Californians eager to shape landmark healthcare bill

WASHINGTON — California Democratic Sen. Dianne Feinstein says she's open to the idea of having the government compete with private companies as a way to help provide health insurance to the nearly 50 million people who lack it.

Rep. Tom McClintock, a freshman Republican from California's 4th Congressional District, says that would be a mistake, driving insurance companies out of business.

Once again, members of Congress are deeply divided as they ponder how to solve the 60-year-old riddle of insuring every American's health. And while President Barack Obama is pushing Congress hard to approve a plan, its projected cost of $1 trillion is proving to be a major sticking point on Capitol Hill.

"Clearly, the individual mandate -- and how it is funded -- is the critical, and as yet unanswered, question," said Feinstein.

As the debate heated up this week, Californians jumped in, eager to shape the landmark legislation.

Democratic Rep. Doris Matsui said she wants to focus on prevention efforts by creating a national wellness trust fund.

Without prevention, she said, "we will never drive down health costs, nor will we move our society from one focused on treating sickness to one that promotes wellness and healthy living."

And Democratic Sen. Barbara Boxer said she wants Congress to strengthen patients' rights and to expand the healthcare workforce dealing with the elderly.

"The fact is, if we don't act, soaring healthcare costs are unsustainable for our families," Boxer said in a speech on the Senate floor. "In this great nation, we pay twice as much as any other nation for our healthcare. The fact is we must turn this around."

McClintock shudders at the thought of government involvement.

"I think the notion that the same government that invented $500 hammers and thousand-dollar toilet seats is going to hold down our healthcare costs is absurd on its face," McClintock said.

Feinstein was feeling the heat this week as unions accused her of trying to slow the debate. She angered unions and liberal activists when she went on CNN on Sunday to say that "there's a lot of concern in the Democratic caucus" about the healthcare plan, that it may lack the votes to pass and that its cost is "a very major and difficult subject."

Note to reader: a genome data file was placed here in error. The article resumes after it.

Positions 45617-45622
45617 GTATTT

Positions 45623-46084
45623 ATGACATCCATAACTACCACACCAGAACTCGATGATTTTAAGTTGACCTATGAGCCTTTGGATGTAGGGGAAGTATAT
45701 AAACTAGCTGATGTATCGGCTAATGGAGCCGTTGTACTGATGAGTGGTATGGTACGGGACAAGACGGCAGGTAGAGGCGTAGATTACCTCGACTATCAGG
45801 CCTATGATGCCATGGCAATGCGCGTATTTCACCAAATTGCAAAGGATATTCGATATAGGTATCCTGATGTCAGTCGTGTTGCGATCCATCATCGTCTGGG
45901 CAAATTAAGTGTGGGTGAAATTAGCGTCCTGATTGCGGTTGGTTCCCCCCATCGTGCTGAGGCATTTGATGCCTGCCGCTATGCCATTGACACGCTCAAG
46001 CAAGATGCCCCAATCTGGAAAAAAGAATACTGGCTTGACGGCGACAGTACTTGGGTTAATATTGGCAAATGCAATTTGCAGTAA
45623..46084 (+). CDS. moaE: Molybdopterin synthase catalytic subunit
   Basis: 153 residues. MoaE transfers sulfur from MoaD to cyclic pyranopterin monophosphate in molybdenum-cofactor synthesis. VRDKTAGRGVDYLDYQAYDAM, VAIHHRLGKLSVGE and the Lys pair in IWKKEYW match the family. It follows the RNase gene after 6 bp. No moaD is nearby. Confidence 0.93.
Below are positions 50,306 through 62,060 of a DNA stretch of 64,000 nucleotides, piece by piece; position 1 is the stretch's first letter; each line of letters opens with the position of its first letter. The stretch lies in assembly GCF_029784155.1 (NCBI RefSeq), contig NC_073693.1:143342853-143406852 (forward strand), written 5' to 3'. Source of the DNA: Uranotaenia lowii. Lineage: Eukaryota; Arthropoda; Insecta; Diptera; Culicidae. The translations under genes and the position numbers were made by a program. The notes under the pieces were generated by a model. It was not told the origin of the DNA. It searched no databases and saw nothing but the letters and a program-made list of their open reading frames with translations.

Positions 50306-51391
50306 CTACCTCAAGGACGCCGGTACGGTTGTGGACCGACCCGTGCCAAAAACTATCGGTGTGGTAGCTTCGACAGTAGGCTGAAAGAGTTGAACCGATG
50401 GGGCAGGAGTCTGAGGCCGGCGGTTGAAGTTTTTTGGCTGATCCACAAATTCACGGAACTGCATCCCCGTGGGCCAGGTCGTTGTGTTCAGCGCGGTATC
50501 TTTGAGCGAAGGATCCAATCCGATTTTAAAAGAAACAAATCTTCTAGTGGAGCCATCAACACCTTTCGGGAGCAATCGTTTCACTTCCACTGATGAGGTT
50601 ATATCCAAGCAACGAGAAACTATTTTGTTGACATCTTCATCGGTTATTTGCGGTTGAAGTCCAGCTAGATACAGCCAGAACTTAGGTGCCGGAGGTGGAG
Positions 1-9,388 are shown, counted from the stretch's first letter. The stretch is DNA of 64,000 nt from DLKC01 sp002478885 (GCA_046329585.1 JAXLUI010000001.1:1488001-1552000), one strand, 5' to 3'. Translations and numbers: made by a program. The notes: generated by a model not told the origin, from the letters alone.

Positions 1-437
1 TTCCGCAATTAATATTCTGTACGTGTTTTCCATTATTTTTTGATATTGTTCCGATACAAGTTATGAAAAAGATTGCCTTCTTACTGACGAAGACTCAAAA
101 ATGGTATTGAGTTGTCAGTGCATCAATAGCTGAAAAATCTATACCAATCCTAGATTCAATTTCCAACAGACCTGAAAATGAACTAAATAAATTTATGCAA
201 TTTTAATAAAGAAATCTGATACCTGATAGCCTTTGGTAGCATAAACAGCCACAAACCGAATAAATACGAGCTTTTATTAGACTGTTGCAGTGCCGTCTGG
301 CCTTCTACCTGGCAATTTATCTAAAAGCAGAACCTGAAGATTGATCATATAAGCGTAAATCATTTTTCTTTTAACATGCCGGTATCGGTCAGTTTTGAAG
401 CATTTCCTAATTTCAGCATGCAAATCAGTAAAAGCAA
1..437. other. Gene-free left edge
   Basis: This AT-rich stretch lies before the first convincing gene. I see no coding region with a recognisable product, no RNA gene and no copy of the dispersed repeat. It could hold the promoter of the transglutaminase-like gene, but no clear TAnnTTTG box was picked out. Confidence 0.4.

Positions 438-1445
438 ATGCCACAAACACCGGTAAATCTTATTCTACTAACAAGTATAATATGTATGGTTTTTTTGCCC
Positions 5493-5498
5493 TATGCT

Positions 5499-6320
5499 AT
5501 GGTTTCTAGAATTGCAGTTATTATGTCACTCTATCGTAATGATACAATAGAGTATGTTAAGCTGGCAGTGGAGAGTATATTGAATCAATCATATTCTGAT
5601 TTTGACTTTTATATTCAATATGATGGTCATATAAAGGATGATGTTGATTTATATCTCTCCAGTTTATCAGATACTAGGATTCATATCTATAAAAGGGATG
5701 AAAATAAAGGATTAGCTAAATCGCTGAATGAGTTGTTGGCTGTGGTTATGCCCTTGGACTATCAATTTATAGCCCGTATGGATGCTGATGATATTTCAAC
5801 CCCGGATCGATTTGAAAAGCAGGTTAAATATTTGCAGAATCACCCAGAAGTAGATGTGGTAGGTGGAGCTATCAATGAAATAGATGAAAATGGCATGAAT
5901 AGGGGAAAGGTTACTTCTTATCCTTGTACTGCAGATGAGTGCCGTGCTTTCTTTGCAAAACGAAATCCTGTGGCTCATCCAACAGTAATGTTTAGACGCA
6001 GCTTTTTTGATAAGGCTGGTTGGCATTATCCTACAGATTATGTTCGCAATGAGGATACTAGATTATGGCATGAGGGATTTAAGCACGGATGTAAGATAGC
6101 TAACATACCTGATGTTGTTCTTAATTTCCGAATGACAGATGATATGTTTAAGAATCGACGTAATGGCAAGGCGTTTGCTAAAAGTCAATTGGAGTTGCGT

On Thursday, the liberal group unveiled a television advertisement attacking Feinstein, saying she had chosen to "drag her heels."

And Andy Stern, president of the Service Employees International Union, said Feinstein's comments "minimize the urgency of the healthcare crisis" and were out of character with her record on behalf of workers.

"With California's economy being crushed by out-of-control healthcare costs, Senator Feinstein should understand that fixing healthcare is an economic imperative for our country and states," Stern said.

Feinstein did not comment on the criticisms leveled against her, but she released a statement outlining her principles. She said she wants to prohibit the denial of insurance because of pre-existing conditions and make sure that Medicaid costs aren't transferred to the states, which could cost California billions of dollars. She said she also wants to create a system where patients are charged on their ability to pay for prescription drugs under Medicare.

Obama pressed for changes at a nationally televised town-hall meeting and dispatched Health and Human Services Secretary Kathleen Sebelius to argue the case on Capitol Hill, where hearings took place all week. Advocates, including doctors and nurses, rallied outside the Capitol and in locations across California, knocking on the doors of individual members as part of a massive lobbying campaign.